Once upon a time, on a lovely spring day in the English countryside, three tiny girls played side by side by side— cousins and future competitors.
The eldest, Sophie, watched an insect crawling across the path, squatting awkwardly so that her hem dragged in the dirt. The middle, Phoebe, sweet and unrestrained, chased a butterfly. The youngest, Deirdre, even then a stunningly beautiful infant, grabbed Sophie’s bug and ate it, ignoring Sophie’s howl of protest.
Their mothers, Sophie’s a frustrated and resentful widow, Phoebe’s a kindly but overworked vicar’s wife and Deirdre’s, an ethereal and unwell beauty, sat watching them from the shady blanket left over from their picnic.
Sophie’s mother, who was cousin to the other two, not sisters as they were, slapped irritably at something with too many legs that encroached upon her skirts. "Disgusting idea," she muttered. "I abhor eating outside."
Phoebe’s mother, the only woman whose hands showed the wear of actual toil, gently removed the offending creature and set it free in the grass. She smiled to see her daughter playing so joyously. "Insects or no, I think it’s delightful to sit at all."
Deirdre’s mother fanned her pale cheeks and smiled as well. "I don’t get out enough these days. And it’s lovely to see the girls play together."
Sophie’s mother eyed her own daughter for a long moment, then let her eyes rest on the very pretty daughters of her cousins. No one had said a word so far, but it was obvious that Sophie wasn’t going to be the beauty of the three.
No one had mentioned the Pickering trust, either. Yet how could they not be thinking, even now, that their daughters had a chance where they themselves had failed so miserably?
Oh, one sister had found a wealthy enough man, though not a duke by any means. The other had settled for a vicar! She herself had not done much better, for though her late husband had left her settled fairly if she pinched her coppers, she was no higher in life than she’d started!
No, it was up to the next generation. Sophie’s mother frowned, gazing at her child’s knobby knees and awkward movements. She’d even inherited the Pickering nose!
Was that the sort of girl a duke most wanted?
I, Sir Hamish Pickering, being of sound mind but ailing body, do make my last will and testament.
I’ve climbed as high as a man can, despite having twice the brains, wisdom and fortitude of the layabout aristocracy. Yet, a woman can wed as high as her looks will let her, up to a duchess if she may.
There, my own daughters failed me miserably. Morag and Finella, I spent money on you so that you could marry higher but you weren’t up to snuff. You expected the world to be handed it to you. If any female of this family wants another farthing of my money she’d best set herself to earn it.
Therefore, I declare that the entirety of my fortune be kept back from my useless daughters and be held in trust for the granddaughter or great-granddaughter who weds a duke of England or weds a man who then becomes a duke through inheritance, at which time the trust will be released to her and only her.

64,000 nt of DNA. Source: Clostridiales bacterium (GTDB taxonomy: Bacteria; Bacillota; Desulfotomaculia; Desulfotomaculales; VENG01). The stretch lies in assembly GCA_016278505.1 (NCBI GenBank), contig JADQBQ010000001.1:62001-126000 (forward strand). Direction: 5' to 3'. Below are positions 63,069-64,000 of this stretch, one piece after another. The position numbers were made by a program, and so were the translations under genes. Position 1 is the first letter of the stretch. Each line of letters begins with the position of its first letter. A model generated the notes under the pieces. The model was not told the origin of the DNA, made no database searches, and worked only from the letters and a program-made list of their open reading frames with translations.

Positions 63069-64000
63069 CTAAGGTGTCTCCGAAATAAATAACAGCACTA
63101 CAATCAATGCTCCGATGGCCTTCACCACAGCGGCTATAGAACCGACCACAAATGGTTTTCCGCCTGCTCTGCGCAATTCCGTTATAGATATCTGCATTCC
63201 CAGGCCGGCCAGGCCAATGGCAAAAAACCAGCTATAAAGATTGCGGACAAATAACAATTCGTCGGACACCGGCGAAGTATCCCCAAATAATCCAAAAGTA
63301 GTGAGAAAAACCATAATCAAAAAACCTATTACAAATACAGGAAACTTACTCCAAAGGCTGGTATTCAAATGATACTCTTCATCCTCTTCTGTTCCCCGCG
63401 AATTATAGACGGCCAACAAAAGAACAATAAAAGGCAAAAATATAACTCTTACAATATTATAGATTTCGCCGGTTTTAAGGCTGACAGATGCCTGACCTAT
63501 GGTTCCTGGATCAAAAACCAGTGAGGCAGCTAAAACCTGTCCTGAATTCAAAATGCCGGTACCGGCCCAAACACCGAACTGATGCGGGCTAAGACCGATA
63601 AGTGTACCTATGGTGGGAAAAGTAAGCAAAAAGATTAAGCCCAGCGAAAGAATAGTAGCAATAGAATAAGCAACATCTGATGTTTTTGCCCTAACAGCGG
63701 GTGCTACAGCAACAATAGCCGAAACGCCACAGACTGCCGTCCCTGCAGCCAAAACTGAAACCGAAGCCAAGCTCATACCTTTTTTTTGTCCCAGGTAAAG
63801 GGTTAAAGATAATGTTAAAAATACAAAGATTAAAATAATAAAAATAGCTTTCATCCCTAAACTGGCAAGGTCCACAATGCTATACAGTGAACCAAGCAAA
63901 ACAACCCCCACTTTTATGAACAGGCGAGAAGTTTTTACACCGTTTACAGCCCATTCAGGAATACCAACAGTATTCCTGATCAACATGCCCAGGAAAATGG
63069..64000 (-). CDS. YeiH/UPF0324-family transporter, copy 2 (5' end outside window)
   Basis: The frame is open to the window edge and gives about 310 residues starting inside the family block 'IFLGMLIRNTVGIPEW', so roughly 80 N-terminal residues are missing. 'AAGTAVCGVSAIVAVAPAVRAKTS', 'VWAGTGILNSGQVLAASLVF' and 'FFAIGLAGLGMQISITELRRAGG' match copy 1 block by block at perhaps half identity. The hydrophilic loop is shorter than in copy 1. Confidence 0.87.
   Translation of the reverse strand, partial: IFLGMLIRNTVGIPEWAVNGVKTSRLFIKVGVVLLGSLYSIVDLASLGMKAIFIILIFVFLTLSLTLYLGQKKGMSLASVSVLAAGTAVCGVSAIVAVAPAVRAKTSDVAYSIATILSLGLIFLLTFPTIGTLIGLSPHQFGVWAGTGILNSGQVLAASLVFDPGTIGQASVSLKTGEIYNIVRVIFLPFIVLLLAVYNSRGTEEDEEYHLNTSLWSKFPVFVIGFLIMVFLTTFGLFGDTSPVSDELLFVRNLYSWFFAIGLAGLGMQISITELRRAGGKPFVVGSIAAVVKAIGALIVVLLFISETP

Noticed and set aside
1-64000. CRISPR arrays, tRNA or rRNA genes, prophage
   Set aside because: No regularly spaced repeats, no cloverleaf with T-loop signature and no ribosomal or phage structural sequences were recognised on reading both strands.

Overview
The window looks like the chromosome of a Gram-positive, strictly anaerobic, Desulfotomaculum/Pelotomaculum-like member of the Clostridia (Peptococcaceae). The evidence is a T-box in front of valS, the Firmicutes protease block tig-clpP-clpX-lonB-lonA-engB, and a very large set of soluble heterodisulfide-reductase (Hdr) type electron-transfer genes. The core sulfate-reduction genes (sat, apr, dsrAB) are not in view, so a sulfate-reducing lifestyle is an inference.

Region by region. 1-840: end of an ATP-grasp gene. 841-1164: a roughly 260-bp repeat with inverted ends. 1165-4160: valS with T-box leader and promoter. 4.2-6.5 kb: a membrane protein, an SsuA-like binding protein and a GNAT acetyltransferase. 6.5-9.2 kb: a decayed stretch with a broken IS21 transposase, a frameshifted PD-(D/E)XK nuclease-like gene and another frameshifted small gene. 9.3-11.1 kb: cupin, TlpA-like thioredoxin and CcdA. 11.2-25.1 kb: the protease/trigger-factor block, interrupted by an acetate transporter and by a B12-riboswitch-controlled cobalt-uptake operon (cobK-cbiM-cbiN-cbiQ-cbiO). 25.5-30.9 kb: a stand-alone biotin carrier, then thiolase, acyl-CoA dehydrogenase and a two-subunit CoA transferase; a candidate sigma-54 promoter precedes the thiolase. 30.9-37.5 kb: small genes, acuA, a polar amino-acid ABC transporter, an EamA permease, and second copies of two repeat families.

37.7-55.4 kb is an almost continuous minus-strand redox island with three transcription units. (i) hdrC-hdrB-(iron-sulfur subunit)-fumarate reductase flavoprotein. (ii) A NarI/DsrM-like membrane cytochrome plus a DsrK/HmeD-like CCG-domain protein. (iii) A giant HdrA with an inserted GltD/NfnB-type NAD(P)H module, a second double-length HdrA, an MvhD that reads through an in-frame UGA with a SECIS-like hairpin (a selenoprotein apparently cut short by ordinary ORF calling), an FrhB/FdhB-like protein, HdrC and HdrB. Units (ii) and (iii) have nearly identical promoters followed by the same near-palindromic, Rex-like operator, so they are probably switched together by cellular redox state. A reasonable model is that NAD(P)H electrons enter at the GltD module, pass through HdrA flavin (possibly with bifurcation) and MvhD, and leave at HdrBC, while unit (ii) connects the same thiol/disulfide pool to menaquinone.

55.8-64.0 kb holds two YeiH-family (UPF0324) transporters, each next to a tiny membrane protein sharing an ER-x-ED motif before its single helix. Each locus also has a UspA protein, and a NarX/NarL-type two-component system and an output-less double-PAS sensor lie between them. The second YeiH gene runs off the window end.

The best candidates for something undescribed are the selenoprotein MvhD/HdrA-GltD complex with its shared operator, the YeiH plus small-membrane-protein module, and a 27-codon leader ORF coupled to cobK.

If she has any sisters or female cousins who fail, they may each have a lifetime income of fifteen
pounds a year. If she has any brothers or male cousins, though the family does tend to run to daughters, more’s the pity, they will receive five pounds apiece, for that’s all I had in my pocket when I came to London. Any Scotsman worth his haggis can turn five pounds into five hundred in a few years’ time.
A set amount will be given each girl as she makes her debut in Society, for gowns and whatnot.
Should three generations of Pickering girls fail, I wash me hands of the lot of you. The entire fifteen thousand pounds will go to pay the fines and hardships of those who defy the excise man to export that fine Scots whisky which has been my only solace in this family of dolts. If your poor sainted mother could only see you now.
Sir Hamish Pickering
B. R. Stickley, A. M. Wolfe
Solicitors’ of Stickley & Wolfe
Nearly twenty years passed before three young ladies, chaperoned by Deirdre’s stepmother, took up residence in London for their debut season.
At first, it seemed that pretty, openhearted Phoebe would be the one to land an almost-duke. When she ran away with his rakish half-brother instead, beautiful, willful Deirdre snatched him up, wedding him within weeks.
Deirdre may have loved her new husband desperately, but he wasn’t nearly so pleased with her. Luckily, when she refused to mother his wildly out-of-control child, Meggie, sparks flew—and grew to white-hot flames.
With Deirdre’s handsome lord about to inherit the title of Duke of Brookmoor, everyone assumed it was only a matter of time until Deirdre was handed an enormous amount of money she didn’t especially need.
Sophie, tall, plain and socially awkward, had never nurtured any hope of winning the inheritance herself. After all, scholarly, reserved Sophie had never even met a duke!
Excerpted from Duke Most Wanted by Celeste Bradley
Copyright 2008 by Celeste Bradley
Published in 2008 by St. Martin's Paperbacks
All rights reserved. This work is protected under copyright laws and reproduction is strictly prohibited. Permission to reproduce the material in any manner or medium must be secured from the Publisher.